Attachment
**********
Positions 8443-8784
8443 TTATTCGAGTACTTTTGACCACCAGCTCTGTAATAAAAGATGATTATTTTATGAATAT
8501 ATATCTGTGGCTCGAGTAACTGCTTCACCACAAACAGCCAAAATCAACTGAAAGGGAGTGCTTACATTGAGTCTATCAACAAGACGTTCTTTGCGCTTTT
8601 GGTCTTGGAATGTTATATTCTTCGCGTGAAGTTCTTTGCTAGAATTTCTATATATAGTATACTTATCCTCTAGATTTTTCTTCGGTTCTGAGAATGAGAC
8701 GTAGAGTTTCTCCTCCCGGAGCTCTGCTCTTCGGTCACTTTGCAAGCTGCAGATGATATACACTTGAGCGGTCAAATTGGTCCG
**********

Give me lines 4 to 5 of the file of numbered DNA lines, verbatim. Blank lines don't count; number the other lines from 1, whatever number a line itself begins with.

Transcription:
8601 GGTCTTGGAATGTTATATTCTTCGCGTGAAGTTCTTTGCTAGAATTTCTATATATAGTATACTTATCCTCTAGATTTTTCTTCGGTTCTGAGAATGAGAC
8701 GTAGAGTTTCTCCTCCCGGAGCTCTGCTCTTCGGTCACTTTGCAAGCTGCAGATGATATACACTTGAGCGGTCAAATTGGTCCG